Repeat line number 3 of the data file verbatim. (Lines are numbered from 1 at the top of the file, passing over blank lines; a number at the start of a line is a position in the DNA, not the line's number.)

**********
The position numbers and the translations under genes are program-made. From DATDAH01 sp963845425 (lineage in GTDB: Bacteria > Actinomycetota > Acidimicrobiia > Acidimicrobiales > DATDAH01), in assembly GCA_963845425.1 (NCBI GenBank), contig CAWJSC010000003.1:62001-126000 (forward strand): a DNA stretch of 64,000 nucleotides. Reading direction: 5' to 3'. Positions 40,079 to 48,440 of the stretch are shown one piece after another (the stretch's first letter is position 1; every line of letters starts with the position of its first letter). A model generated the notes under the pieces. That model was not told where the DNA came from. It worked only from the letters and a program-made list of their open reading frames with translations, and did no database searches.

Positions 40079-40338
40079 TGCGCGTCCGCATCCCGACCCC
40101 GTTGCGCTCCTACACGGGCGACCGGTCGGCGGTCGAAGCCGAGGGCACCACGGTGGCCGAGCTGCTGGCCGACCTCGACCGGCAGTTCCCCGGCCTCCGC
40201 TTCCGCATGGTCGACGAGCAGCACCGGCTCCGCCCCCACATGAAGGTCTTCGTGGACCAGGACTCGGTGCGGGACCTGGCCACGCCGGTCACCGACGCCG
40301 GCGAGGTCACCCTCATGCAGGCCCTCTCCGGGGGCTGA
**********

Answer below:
40079 TGCGCGTCCGCATCCCGACCCC